I have a friend who is a singer. She posted a video of her performing a jazz version of The Christmas Song last week, and a quick flurry of messages passed between us afterwords. She told me it’s a dream of hers to record a jazz Christmas album one year and that maybe 2023 is the year.
I replied that I have big art-related dreams like that too…. Maybe 2023 is the year.
The previous day, another friend tearfully told me, “There just isn’t a lot of time in life, and I don’t want to miss the important things.”
So when this thought about my dream projects passed through my consciousness for the umpteenth time, it came to a screeching halt in the shadow of the “there’s not enough time” comment.
When, exactly, do I plan to honor these dreams that are obviously important to me? Why haven’t I done so already?
There really isn’t endless time I concede, in the same breath rationalizing that I’m inundated with projects and due dates. There’s not enough time in the day to do everything I want, and career related projects come first. I’ll get to those passion projects. . . later.
But am I inundated? True, there’s not enough time for everything. If I don’t actually make these things priorities, will I get to them later though??
If I were to leave this earth tomorrow, would I feel content with the fact that I’d never gotten around to my dream projects?
No. I would not. These endeavors deeply matter to me, so why do I not making them priorities?
I am the one who either creates or accepts every project. I decide which due dates I add to my calendar.
Steering this ship is my luxury, yet I’ve forgotten to. Mostly I let it steer me or I let others guide my steering, assuming they know better – but why, and do they really?
When plans serendipitously fall through, maybe the universe is clearing space to honor those dreams….
I learned a few weeks ago that a solo show for which I had been loosely scheduled in 2023 won’t be happening. The funny thing is that, upon hearing the news, I was only a tiny bit disappointed and ninety-nine percent relieved. That should tell me something.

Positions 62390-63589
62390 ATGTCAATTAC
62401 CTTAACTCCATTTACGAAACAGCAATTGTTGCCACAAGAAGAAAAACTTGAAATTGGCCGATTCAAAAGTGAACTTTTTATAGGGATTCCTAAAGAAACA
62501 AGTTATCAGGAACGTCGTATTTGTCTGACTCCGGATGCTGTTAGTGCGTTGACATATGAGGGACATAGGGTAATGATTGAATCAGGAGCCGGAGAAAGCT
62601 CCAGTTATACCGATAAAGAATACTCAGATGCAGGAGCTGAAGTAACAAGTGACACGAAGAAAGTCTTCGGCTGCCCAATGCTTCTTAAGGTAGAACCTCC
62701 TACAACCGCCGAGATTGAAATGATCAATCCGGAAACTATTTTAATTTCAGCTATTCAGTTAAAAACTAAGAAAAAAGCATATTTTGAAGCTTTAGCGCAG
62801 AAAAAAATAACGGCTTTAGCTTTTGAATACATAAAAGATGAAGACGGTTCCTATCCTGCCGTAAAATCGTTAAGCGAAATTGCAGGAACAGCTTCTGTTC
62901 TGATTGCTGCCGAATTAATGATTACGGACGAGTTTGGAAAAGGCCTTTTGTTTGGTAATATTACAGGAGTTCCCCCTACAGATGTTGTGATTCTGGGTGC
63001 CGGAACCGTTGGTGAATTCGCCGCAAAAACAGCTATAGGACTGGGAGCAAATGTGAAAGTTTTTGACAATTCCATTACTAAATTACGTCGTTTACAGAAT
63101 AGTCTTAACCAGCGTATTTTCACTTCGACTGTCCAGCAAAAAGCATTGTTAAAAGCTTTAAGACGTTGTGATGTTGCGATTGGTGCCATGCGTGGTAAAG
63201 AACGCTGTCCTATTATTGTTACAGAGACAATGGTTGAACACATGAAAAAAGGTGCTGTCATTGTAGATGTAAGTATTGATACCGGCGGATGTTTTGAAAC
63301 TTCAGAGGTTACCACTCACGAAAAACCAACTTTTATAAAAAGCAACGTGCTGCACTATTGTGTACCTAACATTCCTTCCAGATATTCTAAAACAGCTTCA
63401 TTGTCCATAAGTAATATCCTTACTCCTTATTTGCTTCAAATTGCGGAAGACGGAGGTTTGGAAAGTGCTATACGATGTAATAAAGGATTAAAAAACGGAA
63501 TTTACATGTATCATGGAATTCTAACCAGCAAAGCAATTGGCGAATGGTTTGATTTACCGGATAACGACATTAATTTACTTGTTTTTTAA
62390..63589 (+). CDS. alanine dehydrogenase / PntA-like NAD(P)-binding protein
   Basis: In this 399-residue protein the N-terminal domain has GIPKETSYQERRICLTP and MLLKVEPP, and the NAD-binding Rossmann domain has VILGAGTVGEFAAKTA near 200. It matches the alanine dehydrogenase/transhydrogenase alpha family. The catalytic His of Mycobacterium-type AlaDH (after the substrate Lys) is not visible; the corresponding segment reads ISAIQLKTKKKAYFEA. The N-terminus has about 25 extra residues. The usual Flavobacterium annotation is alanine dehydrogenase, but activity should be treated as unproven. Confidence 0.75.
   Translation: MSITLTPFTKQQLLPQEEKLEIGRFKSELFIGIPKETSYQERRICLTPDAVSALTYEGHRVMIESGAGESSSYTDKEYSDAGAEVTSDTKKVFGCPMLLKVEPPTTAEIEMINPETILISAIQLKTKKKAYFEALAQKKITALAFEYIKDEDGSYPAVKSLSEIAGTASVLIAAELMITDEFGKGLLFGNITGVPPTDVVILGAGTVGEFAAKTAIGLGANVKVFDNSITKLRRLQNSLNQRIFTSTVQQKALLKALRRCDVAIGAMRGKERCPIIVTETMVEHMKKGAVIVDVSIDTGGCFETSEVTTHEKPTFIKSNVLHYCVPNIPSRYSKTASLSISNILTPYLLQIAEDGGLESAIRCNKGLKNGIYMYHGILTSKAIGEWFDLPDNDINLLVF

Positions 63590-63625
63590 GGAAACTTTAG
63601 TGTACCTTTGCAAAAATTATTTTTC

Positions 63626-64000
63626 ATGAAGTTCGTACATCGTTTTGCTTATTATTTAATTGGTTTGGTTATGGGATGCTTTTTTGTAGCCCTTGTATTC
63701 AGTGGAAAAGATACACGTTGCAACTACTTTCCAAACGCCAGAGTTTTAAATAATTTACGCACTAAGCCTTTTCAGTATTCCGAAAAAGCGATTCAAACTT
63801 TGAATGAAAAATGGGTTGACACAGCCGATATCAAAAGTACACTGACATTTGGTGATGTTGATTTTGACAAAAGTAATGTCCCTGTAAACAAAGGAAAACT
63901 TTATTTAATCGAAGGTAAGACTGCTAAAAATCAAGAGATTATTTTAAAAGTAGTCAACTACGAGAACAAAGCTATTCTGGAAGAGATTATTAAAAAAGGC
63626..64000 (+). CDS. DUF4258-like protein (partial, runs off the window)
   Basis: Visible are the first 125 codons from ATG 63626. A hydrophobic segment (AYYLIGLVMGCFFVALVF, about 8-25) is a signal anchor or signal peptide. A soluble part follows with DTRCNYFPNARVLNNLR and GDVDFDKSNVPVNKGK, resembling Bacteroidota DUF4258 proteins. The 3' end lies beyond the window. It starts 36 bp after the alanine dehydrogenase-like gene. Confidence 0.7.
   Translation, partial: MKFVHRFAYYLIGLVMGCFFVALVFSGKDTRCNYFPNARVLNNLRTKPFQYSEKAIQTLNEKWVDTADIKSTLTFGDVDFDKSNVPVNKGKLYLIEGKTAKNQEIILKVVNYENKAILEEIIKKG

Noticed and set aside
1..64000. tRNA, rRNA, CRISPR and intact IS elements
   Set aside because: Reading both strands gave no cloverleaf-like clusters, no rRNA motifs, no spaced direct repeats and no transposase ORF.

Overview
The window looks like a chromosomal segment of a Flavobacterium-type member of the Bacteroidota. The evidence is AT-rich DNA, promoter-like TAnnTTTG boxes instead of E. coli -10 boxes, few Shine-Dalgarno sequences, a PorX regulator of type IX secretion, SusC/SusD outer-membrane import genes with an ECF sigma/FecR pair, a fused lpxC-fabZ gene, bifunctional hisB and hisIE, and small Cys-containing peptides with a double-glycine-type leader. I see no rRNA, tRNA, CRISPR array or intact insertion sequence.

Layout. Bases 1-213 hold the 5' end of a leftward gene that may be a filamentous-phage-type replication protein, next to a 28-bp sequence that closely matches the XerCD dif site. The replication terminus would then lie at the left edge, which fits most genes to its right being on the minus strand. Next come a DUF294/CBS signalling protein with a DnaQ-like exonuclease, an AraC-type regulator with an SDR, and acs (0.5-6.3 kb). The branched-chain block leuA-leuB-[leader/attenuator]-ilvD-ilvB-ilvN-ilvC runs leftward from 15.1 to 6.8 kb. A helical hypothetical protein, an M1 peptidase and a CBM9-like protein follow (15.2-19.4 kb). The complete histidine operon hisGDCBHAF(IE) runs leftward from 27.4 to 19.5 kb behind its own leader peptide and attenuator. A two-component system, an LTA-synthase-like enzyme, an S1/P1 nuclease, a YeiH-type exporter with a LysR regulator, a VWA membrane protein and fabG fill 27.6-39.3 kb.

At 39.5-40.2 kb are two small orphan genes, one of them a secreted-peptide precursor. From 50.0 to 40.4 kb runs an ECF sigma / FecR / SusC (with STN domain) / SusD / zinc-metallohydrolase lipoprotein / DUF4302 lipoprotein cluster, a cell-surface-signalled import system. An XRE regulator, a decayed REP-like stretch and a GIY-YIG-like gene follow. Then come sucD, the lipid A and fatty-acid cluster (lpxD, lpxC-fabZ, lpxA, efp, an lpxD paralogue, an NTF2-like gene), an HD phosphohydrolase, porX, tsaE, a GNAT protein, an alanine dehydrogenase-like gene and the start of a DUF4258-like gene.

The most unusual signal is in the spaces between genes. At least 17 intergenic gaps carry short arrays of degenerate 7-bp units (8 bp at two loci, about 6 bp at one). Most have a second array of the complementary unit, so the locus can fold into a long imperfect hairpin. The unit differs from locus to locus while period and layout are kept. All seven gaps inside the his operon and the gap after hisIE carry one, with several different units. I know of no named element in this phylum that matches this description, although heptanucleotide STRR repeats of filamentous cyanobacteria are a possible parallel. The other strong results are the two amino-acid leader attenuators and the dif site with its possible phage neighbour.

Maybe 2023 is not the year for me to be producing a major body of new work.
Maybe my studio time has cleared up for something different…. Perhaps a passion project?
I’m beginning to see how I live my art-life much like I paint my compositions: I choose things that feel true and right, then let the flow take over.
What I’ve learned repeatedly since I began this journey, is that if I do what feels genuine to me, the opportunities show up.
It’s just that over the past bit of time, I’ve forgotten to tune into my own truth.
I think a part of me is afraid to break away from the well-traveled path.
There is a little voice in the back of my consciousness that cautions me, “Are you sure you want to go that way? This way is what everyone says to do. That way isn’t really even a thing.”
As I consider my response to that voice, Lisa Congdon comes to mind. Her career is anything but typical. She is an artists, author, illustrator, teacher, podcast host, and so much more. Lisa doesn’t sit firmly in one category; she sells beautiful digital prints, books, and merchandise online and in a brick-and-mortar store in Portland, Oregon. As a successful self-taught artist in the commercial realm, she’s also accomplished her dream of painting and showing original work in galleries. Lisa successfully straddles not even just two worlds, but several and has thoughtfully curated a unique, authentic career.
So why can’t I? There’s no reason.
I just have to be brave and trust that doing the things that are deeply resonant and meaningful to me, my (unconventional) career will flourish.
With those thoughts guiding me, I’ve almost completed my list of projects for 2023. They’re unique, meaningful, and personally genuine, and I can’t wait to create ways to invite you to join me.
PS: This project with Alto was one really cool opportunity that emerged simply because I was painting things that made me happy, and this solo show arose from my personal dream to paint 100 small paintings. The proof is in the pudding as they say.